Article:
Karas says there is no magic formula to his financial success but hard work.

"It is hard work and a lot of luck," he says. "It's a family business."

His biggest break, he explains, came about because his parents were too poor to join the exodus out of the inner working class suburb Fitzroy in the 1960s and '70s, when many migrant families moved to new housing developments on Melbourne's outskirts.

Instead the family stayed put and later Karas began buying Fitzroy properties while they were still cheap.

The gentrification of Fitzroy and spiralling property prices meant he could then borrow against those assets to add to his property holdings and later build his State Securities loans business. "I managed to buy three houses cheap and they went up with the property boom. I then used that as equity to buy other properties," he says.

He now owns houses, a retail complex and nightclub in the inner Melbourne suburb of Thornbury, and the floor of the LaTrobe Street office building where he runs State Securities.

His business acumen -- he boasts of having pulled his money out of Opes Prime just a week before it collapsed after a tip-off -- has earned Karas a regular seat at Gatto's table at Bourke Street restaurant Society, where the colourful identity can be found on most days.

Karas also admits he has done well on the share market, often investing in the same small resources companies as Khouri. He also owns a stake in the broking company Findlay & Co, which operated at one time out of State Securities' office and was coincidentally involved in many of the companies in which Karas and Khouri traded shares.

The charming and fast-talking Karas enjoyed relative anonymity until October last year, when Purana gangland taskforce detectives went to Victoria's Supreme Court to seize control of an up-and-coming racehorse under proceeds of crime laws, alleging the animal was really owned by a member of a Melbourne crime family.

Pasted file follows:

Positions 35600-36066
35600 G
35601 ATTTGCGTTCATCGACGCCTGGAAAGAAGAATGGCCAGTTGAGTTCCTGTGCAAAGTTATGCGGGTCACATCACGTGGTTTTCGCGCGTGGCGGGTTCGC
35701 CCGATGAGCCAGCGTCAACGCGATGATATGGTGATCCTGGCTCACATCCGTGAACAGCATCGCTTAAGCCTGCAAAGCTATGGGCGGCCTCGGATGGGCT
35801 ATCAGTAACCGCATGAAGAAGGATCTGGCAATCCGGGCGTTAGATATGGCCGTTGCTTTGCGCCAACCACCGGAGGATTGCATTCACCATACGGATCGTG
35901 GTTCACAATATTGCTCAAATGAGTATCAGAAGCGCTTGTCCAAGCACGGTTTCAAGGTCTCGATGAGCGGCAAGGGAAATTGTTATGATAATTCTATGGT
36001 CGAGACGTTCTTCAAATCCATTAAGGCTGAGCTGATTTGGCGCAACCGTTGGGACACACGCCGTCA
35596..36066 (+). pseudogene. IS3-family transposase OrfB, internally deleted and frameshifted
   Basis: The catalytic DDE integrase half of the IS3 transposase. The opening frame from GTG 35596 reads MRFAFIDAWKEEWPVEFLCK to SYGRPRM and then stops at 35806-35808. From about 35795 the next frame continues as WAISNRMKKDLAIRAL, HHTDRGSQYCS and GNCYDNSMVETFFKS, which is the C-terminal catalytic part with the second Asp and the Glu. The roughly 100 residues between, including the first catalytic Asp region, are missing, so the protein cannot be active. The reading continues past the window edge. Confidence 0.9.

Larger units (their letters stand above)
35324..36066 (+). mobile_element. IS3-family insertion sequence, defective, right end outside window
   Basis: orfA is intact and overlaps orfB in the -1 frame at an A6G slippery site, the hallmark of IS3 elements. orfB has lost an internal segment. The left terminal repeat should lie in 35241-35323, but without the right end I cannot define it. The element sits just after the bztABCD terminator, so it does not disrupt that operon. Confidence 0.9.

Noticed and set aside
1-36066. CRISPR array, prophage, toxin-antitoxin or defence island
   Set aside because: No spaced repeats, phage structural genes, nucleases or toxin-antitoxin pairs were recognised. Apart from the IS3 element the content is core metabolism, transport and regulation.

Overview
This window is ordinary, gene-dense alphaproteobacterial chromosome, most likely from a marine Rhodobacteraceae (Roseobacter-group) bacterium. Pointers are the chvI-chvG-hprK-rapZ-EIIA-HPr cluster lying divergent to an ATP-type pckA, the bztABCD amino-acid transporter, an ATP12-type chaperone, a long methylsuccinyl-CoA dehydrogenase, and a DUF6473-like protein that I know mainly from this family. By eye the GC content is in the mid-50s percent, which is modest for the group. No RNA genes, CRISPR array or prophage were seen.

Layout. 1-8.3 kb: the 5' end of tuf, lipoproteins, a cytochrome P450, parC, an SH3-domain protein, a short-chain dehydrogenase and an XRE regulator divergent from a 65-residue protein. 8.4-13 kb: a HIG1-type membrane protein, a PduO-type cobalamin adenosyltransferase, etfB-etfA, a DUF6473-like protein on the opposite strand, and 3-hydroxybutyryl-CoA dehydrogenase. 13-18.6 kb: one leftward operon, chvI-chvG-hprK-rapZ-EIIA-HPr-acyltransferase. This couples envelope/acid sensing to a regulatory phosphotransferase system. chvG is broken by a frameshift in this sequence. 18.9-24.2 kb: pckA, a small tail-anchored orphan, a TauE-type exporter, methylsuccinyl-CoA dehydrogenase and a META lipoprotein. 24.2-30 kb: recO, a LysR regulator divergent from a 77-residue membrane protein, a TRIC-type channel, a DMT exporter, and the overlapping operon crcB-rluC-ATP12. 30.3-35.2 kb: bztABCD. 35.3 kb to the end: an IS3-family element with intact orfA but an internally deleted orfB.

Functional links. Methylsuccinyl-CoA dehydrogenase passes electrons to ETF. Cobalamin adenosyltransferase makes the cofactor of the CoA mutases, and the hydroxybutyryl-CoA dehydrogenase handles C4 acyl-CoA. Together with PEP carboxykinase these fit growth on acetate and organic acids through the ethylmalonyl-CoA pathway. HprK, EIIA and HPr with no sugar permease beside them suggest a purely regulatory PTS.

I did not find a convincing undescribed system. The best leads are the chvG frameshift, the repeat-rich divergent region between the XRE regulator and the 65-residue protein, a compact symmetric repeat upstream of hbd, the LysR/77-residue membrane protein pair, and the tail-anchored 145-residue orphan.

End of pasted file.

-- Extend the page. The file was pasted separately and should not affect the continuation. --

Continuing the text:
The horse was three-quarters owned by Karas's wife, Irene Meletsis, despite Karas telling detectives neither he nor his wife had ever been to a racetrack.

In an affidavit filed with the court, detectives said they believed the horse and a number of loans organised through Karas's State Securities Group for the crime family member and his wife were "part of a large-scale money laundering operation" involving profits from alleged drug trafficking.

Records seized by the police in a raid on Karas's office showed one of the loans to the crime family for $100,000 supposedly came from a company called United Hotel Group Ltd, of which the sole director and shareholder is Khoury. The ownership of the horse was frozen, although a judge later allowed it to be auctioned for $1.8 million, with Karas's share of the money being held by the court.

Karas says he does not know when he will return to court to fight the legal battle to get the money. He strenuously denies the racehorse or the loans to the crime family were part of any money-laundering scheme. The horse came into his ownership, says Karas, simply because a borrower defaulted on a loan.

Karas says he can do without the publicity and attention he gets, in particular from Purana, ASIC and the Australian Taxation Office, which are all investigating his business deals. "I just want to be left alone," he pleads. (Credit: The Australian).